Most MOOCs feature video lectures with illustrative visual elements such as slides, charts, graphics, demonstrations, and animations. Instructors should prepare these elements in such a way that are free of third-party copyright violations. Instructors should also be mindful of accessibility when preparing materials. Avoid using color as a differentiator in charts, use fonts that are highly legible, and adhere to structured templates that will generate accompanying handouts that are compatible with screen reading software.
When preparing lecture materials, instructors should always be mindful of the learning objectives and the assessments that they’ve developed to measure learner progress. The materials should be integrated with these elements to ensure a final product that is logically delivered and pedagogically sound.
In addition to the core lectures and assessments, instructors should develop other materials to help learners navigate the course and engage with the topic. These materials include a syllabus, grading policy, recommended and required readings, motivational messages, transcripts, and data files. Instructors should again be mindful of copyright and accessibility when preparing and posting these materials.
Instructors should pick a lecture format that suits their topic and teaching style. Please see our Video Lecture Gallery for examples of a few different formats. There are several units within JHU that can collaborate with instructors on the recording and editing phases. See the list of divisional teaching and learning centers. These units have the equipment, software, and expertise to achieve the production values of an effective and well-presented MOOC.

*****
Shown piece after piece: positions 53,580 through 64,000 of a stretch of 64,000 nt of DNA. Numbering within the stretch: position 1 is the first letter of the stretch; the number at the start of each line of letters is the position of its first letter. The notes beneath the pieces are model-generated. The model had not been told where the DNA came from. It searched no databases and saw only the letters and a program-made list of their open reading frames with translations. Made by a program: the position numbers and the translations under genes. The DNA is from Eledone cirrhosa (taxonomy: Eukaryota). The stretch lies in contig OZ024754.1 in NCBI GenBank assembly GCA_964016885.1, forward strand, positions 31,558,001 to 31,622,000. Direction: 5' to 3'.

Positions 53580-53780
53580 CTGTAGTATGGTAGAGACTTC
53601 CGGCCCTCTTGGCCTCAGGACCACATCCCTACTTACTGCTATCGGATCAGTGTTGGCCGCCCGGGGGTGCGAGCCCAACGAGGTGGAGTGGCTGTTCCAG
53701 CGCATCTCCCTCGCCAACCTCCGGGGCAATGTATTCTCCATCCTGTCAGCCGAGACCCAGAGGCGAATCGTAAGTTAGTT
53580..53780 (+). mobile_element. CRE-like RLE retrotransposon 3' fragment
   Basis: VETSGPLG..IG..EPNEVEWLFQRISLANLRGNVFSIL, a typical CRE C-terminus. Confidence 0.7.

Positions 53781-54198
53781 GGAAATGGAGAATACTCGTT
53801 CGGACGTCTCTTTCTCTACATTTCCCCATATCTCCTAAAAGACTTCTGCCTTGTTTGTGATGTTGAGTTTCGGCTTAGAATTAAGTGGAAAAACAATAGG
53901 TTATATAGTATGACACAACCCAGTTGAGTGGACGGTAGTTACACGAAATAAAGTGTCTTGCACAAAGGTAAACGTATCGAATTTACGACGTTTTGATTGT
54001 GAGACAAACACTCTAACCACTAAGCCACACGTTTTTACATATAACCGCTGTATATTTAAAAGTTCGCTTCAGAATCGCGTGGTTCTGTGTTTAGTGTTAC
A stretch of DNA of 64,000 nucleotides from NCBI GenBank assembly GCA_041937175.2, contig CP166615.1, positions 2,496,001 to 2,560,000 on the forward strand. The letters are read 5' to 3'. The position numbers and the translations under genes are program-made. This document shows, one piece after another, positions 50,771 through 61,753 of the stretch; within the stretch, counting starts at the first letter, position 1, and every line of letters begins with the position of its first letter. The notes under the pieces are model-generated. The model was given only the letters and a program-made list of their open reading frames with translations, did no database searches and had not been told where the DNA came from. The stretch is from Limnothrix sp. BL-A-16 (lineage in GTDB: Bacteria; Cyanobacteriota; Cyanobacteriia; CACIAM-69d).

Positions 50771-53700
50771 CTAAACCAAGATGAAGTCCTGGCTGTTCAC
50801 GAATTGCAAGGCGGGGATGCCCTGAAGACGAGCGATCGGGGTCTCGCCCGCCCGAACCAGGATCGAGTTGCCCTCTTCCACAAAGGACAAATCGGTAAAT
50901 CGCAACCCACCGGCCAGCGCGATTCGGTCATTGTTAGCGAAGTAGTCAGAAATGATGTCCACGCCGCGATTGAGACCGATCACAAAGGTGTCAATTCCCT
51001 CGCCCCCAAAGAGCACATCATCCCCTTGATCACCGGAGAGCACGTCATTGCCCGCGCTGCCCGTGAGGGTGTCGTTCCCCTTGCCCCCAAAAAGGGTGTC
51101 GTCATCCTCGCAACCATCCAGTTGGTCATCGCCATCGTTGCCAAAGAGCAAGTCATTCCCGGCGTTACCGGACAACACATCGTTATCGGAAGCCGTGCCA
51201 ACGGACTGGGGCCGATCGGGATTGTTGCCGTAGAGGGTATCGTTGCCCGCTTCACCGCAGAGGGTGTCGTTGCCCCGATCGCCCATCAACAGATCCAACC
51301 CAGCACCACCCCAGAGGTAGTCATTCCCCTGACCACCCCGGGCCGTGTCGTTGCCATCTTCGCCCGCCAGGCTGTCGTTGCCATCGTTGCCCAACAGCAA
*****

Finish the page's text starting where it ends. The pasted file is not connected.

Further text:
In general, instructors should focus on presenting their lectures with enthusiasm and clarity, articulating why the lesson is important and using plenty of examples to illustrate and reinforce the key takeaways. Instructors should also budget a considerable amount of time for preparation, composing scripts if necessary and thoroughly rehearsing their lectures in order to maximize the recording time in the studio.
During post-production, instructors should again collaborate with professional editors for one of the JHU units that support MOOC production. During the editing phase, video and audio editors choose the best takes, remove errors, and merge the recording with the visual elements prepared by the instructor. The final product is then rendered and exported in a compatible format (typically MP4) that can be deployed on the MOOC platform.
As a final step in the production process, instructors should arrange for an independent reviewer to perform a systematic review of the entire course and all the materials. This review should be conducted from the learner perspective and should be performed by an experienced reviewer. The instructor and course team should then act upon the reviewer’s feedback before launching the course.
If you want to learn more about how to get started, please complete our MOOC Inquiry Form or contact Ira Gooding, Provost’s Fellow for Digital Initiatives, at 410-955-9280 or email@example.com.